Google Earth/Maps Helps with Archeological Discovery

As written at OgleEarth, Google Earth was used by an Italian systems analyst named Luca Mori to discover a Roman Villa. Apparently he noticed an anomaly near his village of Sorbola and called in some professional archeologists who took a look and discovered a previously undiscovered Roman villa. Read the story at OgleEarth here. Luca’s story was picked up in an Italian TV news story.
Google Earth use definitely goes beyond casual sightseeing and for finding directions. It’s a very versatile tool and I’m sure many other scientific discoveries will be made using it for visualization purposes.
UPDATE: It turns out that because I can’t read Italian very well that the true story is apparently he used Google Maps initially to make the discovery, but that he could view the site “particularly well with Google Earth”.

About Frank Taylor

Frank Taylor started the Google Earth Blog in July, 2005 shortly after Google Earth was first released. He has worked with 3D computer graphics and VR for many years and was very impressed with this exciting product. Frank completed a 5.5 year circumnavigation of the earth by sailboat in June 2015 which you can read about at Tahina Expedition, and is a licensed pilot, backpacker, diver, and photographer.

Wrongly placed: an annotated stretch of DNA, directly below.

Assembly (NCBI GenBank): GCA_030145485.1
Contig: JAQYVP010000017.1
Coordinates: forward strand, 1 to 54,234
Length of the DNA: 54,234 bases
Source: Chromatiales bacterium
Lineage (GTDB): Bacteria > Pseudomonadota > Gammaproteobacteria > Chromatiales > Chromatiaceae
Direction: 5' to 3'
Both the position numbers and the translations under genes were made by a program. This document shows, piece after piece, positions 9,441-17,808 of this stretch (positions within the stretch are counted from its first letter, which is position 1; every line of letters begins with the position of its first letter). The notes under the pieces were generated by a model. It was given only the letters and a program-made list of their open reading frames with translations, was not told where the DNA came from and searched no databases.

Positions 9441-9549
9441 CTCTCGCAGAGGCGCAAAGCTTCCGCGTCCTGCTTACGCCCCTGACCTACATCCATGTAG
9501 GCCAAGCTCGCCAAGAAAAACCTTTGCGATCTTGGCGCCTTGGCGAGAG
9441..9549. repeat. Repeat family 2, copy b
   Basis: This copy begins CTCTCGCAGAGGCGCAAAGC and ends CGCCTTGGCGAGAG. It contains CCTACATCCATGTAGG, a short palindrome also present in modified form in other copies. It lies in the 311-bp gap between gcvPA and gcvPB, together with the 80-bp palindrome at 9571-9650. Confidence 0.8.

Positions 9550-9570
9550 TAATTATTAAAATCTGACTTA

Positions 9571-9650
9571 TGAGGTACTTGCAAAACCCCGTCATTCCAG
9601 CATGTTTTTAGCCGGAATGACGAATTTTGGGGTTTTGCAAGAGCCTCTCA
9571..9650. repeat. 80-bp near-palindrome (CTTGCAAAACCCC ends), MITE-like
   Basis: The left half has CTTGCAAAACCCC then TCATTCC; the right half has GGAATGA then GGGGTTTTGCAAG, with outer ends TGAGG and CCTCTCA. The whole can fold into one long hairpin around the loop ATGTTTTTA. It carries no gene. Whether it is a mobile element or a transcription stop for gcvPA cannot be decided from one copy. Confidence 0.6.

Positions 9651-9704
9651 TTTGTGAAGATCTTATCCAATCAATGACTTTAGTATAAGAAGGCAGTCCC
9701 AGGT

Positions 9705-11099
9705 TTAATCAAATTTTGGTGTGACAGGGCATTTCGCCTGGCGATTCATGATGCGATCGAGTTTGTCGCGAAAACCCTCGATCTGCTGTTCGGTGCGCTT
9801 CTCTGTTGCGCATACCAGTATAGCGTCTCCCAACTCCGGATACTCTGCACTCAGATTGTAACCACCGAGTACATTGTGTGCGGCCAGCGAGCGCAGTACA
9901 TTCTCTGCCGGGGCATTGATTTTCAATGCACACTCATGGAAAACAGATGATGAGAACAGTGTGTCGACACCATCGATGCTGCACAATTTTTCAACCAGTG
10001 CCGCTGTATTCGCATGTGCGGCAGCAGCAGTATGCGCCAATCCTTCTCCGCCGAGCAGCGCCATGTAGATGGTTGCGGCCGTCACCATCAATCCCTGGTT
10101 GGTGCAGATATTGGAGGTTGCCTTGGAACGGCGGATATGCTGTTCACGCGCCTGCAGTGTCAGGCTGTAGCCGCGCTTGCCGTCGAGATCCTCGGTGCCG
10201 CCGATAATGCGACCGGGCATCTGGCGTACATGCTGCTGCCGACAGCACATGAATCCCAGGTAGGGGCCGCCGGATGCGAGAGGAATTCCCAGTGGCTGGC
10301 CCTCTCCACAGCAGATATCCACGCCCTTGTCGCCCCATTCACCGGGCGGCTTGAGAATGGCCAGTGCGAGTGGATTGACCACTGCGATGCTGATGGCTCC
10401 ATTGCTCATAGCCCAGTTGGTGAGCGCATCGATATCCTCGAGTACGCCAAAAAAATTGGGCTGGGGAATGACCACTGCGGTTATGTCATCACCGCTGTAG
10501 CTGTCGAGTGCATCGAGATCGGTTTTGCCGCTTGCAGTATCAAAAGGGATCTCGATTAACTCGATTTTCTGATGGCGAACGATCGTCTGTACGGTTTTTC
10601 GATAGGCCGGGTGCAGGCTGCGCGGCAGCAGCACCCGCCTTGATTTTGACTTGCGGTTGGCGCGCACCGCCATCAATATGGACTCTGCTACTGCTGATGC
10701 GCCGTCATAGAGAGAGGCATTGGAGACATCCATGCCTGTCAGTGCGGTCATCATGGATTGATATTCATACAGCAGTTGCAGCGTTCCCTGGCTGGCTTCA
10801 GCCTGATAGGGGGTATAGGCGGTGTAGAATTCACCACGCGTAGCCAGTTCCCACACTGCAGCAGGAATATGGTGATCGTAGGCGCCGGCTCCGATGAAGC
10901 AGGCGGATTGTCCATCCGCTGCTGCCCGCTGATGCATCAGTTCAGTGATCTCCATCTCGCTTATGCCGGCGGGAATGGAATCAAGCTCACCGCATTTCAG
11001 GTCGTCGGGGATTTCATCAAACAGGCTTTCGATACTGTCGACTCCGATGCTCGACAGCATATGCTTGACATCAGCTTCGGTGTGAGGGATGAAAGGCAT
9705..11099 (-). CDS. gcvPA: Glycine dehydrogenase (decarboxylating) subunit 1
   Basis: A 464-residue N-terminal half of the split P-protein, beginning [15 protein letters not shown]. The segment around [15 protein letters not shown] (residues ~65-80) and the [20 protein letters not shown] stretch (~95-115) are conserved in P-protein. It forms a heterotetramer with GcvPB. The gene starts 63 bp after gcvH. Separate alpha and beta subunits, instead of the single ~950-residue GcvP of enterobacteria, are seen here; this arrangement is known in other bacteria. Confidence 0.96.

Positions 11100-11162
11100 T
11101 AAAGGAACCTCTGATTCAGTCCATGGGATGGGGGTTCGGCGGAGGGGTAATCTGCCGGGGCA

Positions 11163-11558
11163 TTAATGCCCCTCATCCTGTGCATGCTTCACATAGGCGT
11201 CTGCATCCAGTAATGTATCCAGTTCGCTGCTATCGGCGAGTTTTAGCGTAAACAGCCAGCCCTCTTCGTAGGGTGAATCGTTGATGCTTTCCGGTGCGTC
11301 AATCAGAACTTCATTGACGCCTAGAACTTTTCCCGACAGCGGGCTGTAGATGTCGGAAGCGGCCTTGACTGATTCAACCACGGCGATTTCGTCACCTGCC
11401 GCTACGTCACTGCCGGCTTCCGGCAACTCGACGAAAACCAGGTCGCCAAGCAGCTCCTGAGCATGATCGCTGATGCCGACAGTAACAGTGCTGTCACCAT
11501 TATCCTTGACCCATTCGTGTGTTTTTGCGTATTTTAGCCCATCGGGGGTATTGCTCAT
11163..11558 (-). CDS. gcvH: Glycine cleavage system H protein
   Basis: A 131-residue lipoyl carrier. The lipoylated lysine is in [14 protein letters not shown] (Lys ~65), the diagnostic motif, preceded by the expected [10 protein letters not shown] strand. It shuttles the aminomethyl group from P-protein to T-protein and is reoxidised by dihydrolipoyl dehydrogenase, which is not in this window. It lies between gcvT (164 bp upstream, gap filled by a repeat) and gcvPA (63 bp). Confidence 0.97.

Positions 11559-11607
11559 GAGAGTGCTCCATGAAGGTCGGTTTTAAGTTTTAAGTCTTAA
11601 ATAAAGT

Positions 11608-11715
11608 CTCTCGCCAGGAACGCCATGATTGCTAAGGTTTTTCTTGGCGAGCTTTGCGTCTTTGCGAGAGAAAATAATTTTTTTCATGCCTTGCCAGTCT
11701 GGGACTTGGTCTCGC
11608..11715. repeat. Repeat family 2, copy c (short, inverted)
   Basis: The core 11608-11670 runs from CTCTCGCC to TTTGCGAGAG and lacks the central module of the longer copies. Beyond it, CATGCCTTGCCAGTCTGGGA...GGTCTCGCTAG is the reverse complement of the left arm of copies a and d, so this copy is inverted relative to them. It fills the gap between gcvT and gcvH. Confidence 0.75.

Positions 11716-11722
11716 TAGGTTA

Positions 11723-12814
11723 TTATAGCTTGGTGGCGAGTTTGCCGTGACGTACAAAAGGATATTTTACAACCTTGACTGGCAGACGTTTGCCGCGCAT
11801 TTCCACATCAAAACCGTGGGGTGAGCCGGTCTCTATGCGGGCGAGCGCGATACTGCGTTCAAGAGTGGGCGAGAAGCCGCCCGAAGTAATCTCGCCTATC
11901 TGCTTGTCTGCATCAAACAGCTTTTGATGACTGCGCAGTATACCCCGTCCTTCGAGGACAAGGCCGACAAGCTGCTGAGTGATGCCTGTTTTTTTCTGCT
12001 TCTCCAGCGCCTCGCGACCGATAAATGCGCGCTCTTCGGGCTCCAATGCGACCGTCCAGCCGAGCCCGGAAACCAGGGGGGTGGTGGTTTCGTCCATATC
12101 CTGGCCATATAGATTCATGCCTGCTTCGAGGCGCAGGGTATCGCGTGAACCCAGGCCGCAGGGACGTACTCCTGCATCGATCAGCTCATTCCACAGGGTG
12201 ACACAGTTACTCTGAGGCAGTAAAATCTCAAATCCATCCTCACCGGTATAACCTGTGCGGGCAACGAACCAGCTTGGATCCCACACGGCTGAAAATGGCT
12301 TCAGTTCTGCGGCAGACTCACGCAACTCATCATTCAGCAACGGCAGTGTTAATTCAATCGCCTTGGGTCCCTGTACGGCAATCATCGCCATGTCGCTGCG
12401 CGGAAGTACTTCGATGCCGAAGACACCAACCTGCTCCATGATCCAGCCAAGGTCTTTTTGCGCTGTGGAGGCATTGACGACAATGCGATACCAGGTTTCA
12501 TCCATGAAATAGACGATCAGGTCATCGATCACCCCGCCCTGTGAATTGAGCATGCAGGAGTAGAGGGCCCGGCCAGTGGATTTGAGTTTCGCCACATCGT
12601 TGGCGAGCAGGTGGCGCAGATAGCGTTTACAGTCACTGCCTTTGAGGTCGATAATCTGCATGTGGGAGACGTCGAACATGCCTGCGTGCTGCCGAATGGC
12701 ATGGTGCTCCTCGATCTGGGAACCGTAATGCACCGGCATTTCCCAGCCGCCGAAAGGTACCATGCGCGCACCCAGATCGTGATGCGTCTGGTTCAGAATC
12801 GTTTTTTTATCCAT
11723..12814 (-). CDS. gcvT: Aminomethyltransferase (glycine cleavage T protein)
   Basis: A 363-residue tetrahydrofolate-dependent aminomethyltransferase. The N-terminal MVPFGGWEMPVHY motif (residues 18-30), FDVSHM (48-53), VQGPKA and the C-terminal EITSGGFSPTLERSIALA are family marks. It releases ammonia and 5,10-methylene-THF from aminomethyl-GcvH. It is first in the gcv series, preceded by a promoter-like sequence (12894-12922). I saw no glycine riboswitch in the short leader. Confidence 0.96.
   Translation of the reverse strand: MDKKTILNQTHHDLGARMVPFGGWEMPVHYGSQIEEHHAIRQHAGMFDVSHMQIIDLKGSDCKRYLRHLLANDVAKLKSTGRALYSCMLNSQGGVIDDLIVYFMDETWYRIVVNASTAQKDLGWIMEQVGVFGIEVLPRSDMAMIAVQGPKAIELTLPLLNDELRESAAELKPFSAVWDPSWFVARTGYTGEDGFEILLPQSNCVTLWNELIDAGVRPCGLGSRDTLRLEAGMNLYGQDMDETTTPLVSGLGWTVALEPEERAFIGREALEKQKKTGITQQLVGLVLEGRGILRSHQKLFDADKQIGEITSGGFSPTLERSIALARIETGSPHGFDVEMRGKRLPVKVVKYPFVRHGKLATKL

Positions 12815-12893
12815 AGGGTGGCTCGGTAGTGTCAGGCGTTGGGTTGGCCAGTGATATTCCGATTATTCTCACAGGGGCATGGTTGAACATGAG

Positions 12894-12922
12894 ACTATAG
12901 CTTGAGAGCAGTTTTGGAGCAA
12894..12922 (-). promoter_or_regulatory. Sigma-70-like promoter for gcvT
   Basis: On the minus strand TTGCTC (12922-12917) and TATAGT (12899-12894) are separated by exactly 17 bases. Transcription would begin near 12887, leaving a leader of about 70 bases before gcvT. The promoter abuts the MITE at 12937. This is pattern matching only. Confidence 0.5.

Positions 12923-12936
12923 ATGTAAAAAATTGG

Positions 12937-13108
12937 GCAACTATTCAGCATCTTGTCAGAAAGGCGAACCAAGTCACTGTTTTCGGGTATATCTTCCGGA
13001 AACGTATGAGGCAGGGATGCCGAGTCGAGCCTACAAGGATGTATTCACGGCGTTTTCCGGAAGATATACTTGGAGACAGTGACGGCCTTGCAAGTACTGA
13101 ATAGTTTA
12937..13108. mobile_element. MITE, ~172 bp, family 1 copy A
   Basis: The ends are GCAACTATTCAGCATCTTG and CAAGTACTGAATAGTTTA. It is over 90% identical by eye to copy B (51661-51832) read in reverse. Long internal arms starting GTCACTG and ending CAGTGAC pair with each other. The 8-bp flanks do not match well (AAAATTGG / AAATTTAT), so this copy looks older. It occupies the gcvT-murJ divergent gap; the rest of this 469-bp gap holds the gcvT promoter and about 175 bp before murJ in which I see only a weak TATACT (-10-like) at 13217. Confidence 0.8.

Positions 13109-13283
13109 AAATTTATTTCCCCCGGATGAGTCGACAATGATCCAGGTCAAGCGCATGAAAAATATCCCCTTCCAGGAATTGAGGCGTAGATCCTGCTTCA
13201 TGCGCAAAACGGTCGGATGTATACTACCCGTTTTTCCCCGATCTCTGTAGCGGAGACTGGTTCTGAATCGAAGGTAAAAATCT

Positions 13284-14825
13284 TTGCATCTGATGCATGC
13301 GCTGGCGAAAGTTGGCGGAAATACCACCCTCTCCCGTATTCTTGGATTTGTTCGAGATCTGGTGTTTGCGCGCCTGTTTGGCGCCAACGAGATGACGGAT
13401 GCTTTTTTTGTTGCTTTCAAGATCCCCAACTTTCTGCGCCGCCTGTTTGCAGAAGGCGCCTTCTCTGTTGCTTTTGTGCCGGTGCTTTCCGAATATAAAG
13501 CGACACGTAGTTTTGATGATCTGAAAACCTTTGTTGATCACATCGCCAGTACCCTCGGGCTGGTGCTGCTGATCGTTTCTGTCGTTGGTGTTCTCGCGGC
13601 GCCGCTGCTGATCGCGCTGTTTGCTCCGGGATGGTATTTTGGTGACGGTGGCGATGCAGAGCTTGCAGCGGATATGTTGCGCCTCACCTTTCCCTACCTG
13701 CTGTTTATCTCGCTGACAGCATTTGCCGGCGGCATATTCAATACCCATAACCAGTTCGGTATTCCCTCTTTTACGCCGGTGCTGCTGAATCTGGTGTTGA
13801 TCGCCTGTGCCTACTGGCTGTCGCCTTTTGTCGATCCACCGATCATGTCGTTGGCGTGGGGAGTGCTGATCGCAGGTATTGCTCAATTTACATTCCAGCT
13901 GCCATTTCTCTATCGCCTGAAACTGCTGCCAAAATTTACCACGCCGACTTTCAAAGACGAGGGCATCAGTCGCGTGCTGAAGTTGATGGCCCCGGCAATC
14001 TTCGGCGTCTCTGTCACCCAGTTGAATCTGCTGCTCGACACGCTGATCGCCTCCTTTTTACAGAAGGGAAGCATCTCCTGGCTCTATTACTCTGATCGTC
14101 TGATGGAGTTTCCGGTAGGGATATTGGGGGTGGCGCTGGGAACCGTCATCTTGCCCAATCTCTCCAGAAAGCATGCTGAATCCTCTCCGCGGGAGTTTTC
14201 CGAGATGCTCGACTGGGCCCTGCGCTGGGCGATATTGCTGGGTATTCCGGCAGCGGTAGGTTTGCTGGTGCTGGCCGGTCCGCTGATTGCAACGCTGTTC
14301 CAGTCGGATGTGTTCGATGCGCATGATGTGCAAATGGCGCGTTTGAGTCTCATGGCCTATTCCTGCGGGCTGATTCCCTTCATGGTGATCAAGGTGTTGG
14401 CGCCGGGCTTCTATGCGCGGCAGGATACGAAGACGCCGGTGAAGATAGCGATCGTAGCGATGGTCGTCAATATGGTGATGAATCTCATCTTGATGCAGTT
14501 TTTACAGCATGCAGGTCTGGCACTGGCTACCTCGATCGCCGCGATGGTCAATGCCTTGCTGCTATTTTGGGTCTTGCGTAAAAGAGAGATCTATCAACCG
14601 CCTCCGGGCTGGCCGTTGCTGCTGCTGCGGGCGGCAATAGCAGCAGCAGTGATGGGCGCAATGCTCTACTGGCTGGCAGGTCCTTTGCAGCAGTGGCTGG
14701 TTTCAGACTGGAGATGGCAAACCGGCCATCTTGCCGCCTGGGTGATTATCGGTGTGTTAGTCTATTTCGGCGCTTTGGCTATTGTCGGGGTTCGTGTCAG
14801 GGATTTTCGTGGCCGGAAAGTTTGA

PLEASE NOTE: Google Earth Blog is no longer writing regular posts. As a result, we are not accepting new comments or questions about Google Earth. If you have a question, use the official Google Earth and Maps Forums or the Google Earth Community Forums.



PLEASE NOTE: Google Earth Blog is no longer writing regular posts. As a result, we are not accepting new comments or questions about Google Earth. If you have a question, use the official Google Earth and Maps Forums or the Google Earth Community Forums.